Every year, Princes William and Harry are pictured walking out of an annual carol service in memory of their prep school friend Henry van Straubenzee. Fresh out of school in 2003, Henry was working as a gap year student at his alma mater Ludgrove Prep School to raise money for a trip to Uganda, when, just before Christmas, he was killed in a car crash on the school’s drive. It’s a call that no parents should have to receive, but it is often said that out of something tragic comes something good. Following Henry’s death, his parents Claire and Alexander began an endeavour that has so far benefited more than 30,000 children annually in Uganda. 

Starting with a single donation to Buphadengo Primary School, where Henry was due to teach, the Henry van Straubenzee Memorial Fund (HvSMF) mushroomed after Claire and Alexander realised that the crisis in Uganda’s education was far wider than a single school. Now a small UK-registered NGO, HvSMF aims to lift children out of poverty through education, making donations across numerous projects in the south east region of Uganda; Prince William and Prince Harry have been its joint patrons since 2009.

“Henry was working at Ludgrove to raise money for a trip to Uganda when he was killed”

Following Uganda’s free Universal Primary Education (UPE) drive in 1997, the number of pupils in primary education rocketed from 3.1 million to 7.6 million. And while this was a step forward in Uganda’s bid towards democratisation, the huge influx of pupils meant there were challenges – a lack of resources, teaching facilities, buildings and qualified staff. School lessons are often taught outside, with little or no protection from the elements. So if it rains classes are called off due to a lack of shelter. But the elements are not the only problem facing children in search of an education. A lack of suitable footwear is an issue, particularly when pupils often walk for miles to attend their lessons in bare feet.  This means they are more susceptible to infections of ‘Jiggers’ – a type of flea that buries itself under the toe nails and/or buttocks of children who walk without shoes and sit on dirty, dusty unscreeded concrete classroom floors. 

HvSMF hopes to change this. It has invested in school buildings and key education resources, targeting the very poorest areas where schools struggle to attract pupils and quality teaching staff. It starts by establishing a relationship with the school in question and pinpointing its immediate needs. Once the big issues, such as shelter, flooring and building quality, have been addressed it remains up to HvSMF to decide whether to extend the funding further to include features such as new toilets, teacher housing and other necessary resources. This is normally dependent on improved academic performance and increased enrolment into the school.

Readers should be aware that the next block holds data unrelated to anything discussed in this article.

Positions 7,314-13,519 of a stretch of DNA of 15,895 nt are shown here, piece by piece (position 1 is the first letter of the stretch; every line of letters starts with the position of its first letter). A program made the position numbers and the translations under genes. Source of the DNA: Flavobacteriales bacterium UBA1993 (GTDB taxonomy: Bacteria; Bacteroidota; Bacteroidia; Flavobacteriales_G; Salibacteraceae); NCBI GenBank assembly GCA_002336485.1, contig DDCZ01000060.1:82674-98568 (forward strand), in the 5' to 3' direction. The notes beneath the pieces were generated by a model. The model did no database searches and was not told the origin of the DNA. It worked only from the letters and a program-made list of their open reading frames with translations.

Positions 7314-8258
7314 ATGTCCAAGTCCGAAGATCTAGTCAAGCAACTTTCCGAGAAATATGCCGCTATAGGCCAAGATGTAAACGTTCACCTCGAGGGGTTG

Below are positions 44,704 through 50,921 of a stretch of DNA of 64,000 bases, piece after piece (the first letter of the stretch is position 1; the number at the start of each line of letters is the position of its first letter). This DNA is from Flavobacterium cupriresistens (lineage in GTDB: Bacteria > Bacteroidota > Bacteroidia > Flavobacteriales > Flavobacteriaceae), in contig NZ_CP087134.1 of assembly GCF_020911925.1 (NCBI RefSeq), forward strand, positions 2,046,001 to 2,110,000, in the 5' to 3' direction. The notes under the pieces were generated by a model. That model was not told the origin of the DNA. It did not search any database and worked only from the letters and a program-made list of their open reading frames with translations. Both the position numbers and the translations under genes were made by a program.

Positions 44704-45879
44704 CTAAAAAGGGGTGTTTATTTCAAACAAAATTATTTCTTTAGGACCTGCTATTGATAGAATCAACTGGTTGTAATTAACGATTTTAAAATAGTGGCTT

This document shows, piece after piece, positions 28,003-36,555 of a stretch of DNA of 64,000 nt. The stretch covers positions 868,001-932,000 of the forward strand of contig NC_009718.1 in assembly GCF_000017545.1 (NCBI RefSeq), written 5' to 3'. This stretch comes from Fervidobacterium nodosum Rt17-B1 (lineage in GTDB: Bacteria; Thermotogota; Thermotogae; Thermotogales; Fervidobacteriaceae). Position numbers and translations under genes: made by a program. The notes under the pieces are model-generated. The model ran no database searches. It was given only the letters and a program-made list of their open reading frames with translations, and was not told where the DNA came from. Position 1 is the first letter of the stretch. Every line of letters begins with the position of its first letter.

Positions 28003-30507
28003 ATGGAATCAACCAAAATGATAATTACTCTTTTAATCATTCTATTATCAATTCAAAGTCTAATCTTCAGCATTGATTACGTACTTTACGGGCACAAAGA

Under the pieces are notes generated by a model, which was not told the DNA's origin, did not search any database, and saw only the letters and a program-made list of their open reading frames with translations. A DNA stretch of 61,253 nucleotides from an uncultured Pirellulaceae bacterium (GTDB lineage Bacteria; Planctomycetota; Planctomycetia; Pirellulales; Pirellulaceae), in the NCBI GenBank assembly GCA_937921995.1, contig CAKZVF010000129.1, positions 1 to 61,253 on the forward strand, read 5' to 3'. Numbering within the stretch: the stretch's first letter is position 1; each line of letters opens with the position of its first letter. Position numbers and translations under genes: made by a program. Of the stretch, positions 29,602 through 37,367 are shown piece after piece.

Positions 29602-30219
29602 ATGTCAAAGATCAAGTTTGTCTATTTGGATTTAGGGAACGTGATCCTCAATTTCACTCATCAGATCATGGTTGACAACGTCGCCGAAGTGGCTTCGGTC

“The newest and most successful drive of HvSMF is the installation of bore holes into schools”

But what sets the charity apart is the team’s understanding of each school’s needs and the most important factors to address. This requires commitment from both the school and the charity and, by establishing a solid partnership, both can determine where money is best spent. The charity also makes a point to be very open with government officials, parent teacher conference associations and boards of governors, so that each can have an input as to where the need is greatest. The newest and most successful drive in the HvSMF is the installation of bore holes into each school complex, removing the need for children to traipse for miles to the nearest community hole, and so ensuring more classroom time. 

HvSMF is run by unpaid UK volunteers and a few paid directors in Uganda, enabling Claire and Alexander to filter the majority of funds raised back into the projects
they support. HvSMF is currently helping more than 30,000 children annually across 44 nursery, primary and secondary schools. 

But it isn’t stopping there, and Claire and Alexander have project plans firmly in place for many of the schools that they support. During 2018 alone the charity has requested funds from three different Grant Making Trusts to support a secondary school that only had six pupils in 2003 and has now expanded to 1,200 pupils. Of these, 260 students sat O-Levels (equivalent to the UK GCSE) and 18 sat A-Levels for the first time in November 2017. 

The charity is also exploring vocational training for students who want to take their education further. This year they are sponsoring one student from each of their six secondary schools to attend the St Eliza School of Nursing and Midwifery. The five-term course over two-and-a-half years costs just over £5k per student, and is something that the charity hopes to expand if further funds/donations become available.

Out of small beginnings, the Henry van Straubenzee Memorial Fund (Fighting Poverty through Education in Uganda) has already made a huge difference to the
lives of many young people. Improving children’s lives was what Henry had hoped to do, in some way, during his trip in 2003, so it’s a fitting epitaph and no better way to remember him.

Key Stats

Since 2005, HvSMF has constructed 157 classrooms and renovated 206. The team have constructed 202 teachers’ houses and renovated 75. 

They have constructed 50 dormitories and renovated 10.  They have installed 69 water tanks, 17 boreholes (including the 6 drilled during 2018), constructed 691 pupil latrines and renovated 220, as well as providing text books, solar panels, musical instrument and sports packages, storage cupboards and 4,453 three-seater desks. In 2017, they completed 175 projects in 25 schools with an investment of approximately £360,000. In total, they have donated over £2.5 million to the schools of south east Uganda since 2004.

Henry van Straubenzee

Memorial Fund

If you would like to find out more or donate to the Henry van Straubenzee Memorial Fund, please visit